Is This The Final Series Of BBC’s SHERLOCK?

And will the next three episodes step outside of the canon?

BBC's Sherlock is the best version of the character in decades, and the show's popularity has launched Benedict Cumberbatch into a whole new world of stardom. But that world makes it hard to find time to shoot the program, and there have been recent rumblings that the third series of three movies will be the last. Those rumblings have been given some support by three words spoken by showrunner Stephen Moffat at the Edinburgh TV Festival today:

Rat, Wedding, Bow.

These were his hints as to what series three would adapt, and 'Bow' is the word that makes us think this is the finale. His Last Bow is the final canon Holmes story - chronologically, not in terms of publication. Set in 1914, it finds Holmes and Watson retired from detective work (Holmes now keeps bees in the country and is working on a book about investigation) but not from intrigue. The duo have been busting a German spyring in the days just before WWI. The story was published in 1917 as a pretty blatant piece of propaganda; I'm curious how this story would be adapted for the show. Would the final episode flashforward some years to find Holmes and Watson older and mixed up with Mycroft's spying?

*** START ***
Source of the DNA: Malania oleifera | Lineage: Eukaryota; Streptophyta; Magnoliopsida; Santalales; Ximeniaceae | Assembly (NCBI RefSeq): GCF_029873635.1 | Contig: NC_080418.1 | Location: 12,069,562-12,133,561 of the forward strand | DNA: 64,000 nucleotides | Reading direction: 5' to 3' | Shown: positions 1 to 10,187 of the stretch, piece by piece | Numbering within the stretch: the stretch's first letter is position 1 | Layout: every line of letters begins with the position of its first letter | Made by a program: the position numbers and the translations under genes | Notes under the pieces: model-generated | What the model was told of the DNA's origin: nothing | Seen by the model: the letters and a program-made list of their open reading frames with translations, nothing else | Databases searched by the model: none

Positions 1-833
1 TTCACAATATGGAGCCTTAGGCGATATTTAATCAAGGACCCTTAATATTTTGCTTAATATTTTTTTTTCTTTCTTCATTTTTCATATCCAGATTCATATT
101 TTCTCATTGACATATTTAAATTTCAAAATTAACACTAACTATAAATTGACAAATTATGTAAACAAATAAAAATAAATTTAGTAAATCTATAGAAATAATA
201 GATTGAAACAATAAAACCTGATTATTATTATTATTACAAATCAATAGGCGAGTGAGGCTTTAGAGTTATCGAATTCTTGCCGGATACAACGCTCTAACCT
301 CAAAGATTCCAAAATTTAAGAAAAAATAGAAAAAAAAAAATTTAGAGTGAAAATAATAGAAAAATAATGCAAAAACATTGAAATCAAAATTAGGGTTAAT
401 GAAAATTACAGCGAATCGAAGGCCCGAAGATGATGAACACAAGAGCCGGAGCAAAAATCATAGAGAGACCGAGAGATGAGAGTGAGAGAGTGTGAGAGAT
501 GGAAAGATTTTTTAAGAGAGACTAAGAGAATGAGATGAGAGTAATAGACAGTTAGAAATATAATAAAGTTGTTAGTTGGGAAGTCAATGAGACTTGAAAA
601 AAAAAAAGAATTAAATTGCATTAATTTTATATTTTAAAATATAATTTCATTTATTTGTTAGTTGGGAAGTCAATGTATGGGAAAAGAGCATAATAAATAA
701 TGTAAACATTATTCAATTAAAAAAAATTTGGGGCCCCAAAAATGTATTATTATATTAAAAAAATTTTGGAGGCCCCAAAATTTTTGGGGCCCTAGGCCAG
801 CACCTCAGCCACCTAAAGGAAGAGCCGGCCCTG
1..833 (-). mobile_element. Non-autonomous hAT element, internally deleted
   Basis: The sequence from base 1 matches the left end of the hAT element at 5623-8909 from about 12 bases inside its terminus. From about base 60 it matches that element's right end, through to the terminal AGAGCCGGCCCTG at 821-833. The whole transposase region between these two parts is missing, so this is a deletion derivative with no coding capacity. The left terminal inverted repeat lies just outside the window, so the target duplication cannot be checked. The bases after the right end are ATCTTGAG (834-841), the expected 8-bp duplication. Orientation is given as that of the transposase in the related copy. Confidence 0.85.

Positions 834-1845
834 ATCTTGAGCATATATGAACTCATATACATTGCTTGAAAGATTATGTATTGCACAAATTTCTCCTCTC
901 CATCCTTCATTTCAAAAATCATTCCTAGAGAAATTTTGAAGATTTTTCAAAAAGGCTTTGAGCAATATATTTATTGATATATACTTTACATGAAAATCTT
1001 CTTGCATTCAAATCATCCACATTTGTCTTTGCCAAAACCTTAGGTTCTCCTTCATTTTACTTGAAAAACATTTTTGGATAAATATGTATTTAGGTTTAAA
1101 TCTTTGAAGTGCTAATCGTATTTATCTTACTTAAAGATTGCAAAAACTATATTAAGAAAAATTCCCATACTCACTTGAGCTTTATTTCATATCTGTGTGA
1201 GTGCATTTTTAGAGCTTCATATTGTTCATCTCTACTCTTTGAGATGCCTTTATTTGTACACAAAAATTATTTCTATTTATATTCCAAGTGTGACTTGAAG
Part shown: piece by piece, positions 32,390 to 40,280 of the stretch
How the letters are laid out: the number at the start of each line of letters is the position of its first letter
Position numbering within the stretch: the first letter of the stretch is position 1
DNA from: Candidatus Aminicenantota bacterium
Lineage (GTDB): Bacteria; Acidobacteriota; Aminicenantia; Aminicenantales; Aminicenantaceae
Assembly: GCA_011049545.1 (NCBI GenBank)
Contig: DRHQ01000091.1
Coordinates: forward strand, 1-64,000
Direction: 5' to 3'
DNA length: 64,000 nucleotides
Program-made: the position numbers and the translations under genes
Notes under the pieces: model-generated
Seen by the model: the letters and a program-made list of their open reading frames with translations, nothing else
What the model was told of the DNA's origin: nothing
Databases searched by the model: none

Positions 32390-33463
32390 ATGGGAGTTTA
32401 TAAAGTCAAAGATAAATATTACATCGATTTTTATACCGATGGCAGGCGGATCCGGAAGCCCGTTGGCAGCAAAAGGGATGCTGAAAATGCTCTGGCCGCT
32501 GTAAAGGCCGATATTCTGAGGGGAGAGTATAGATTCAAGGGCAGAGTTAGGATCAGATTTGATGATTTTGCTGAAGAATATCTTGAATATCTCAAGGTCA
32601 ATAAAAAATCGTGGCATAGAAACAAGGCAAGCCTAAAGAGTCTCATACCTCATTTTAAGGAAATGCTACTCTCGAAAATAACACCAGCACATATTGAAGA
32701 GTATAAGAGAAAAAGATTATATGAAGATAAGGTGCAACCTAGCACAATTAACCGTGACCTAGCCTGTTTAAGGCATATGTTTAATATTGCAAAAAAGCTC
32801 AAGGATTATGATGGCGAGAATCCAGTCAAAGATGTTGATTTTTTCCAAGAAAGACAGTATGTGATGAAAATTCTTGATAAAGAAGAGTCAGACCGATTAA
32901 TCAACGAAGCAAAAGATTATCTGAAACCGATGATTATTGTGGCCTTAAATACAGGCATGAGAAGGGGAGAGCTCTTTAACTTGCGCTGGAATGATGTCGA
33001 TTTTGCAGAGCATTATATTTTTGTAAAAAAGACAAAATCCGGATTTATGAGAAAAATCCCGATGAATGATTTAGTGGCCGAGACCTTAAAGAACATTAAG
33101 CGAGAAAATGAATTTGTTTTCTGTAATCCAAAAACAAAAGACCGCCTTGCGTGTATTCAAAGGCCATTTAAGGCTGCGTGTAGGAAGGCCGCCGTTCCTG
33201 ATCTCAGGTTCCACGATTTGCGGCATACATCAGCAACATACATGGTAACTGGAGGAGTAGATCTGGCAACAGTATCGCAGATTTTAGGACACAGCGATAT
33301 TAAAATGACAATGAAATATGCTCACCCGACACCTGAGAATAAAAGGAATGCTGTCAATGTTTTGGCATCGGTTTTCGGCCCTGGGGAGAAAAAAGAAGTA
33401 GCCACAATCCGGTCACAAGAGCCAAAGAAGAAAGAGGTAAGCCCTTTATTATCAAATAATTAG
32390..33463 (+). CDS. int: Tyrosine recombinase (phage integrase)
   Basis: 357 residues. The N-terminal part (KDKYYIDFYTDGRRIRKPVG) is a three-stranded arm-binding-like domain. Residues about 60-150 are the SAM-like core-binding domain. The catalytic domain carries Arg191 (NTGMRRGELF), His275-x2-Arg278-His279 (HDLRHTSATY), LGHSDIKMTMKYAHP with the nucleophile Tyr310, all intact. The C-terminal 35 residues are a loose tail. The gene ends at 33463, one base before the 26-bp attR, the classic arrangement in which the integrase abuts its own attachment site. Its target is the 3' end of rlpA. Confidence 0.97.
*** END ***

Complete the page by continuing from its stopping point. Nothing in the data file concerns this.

His Last Bow is also notable for being the only Holmes story told in third person, ie, not narrated by John Watson. As a series finale this opens the possibility of a different structure for the episode.

"Wedding" seems to likely indicate The Noble Bachelor, which has a missing bride who disappears at the reception after her wedding. 

It's "Rat" that intrigues me. There's a famous rat in Holmes' canon - the Giant Rat of Sumatra. But there is no story of the Rat*; rather, in The Adventure of the Sussex Vampire Holmes remarks to Watson: 

Matilda Briggs was not the name of a young woman, Watson, ... It was a ship which is associated with the giant rat of Sumatra, a story for which the world is not yet prepared.

There have been dozens of fanfic attempts to tell the tale of the giant rat, but there is no canonical story from Sir Arthur Conan Doyle about it. So is Moffat and his team preparing to indulge in the time-honored tradition of adding to the canon? Many great authors and filmmakers have done just that (Nicholas Meyer, director of Star Trek II: The Wrath of Khan, wrote probably the very best of them all, The Seven Percent Solution), so it would be exciting to see Moffat's show - which has already taken major liberties - do just that.

* beware any website telling you that the show is adapting The Giant Rat of Sumatra, which is the title of a bunch of faux-Holmes novels, the latest of which came out in 2010. These sites did not do their research.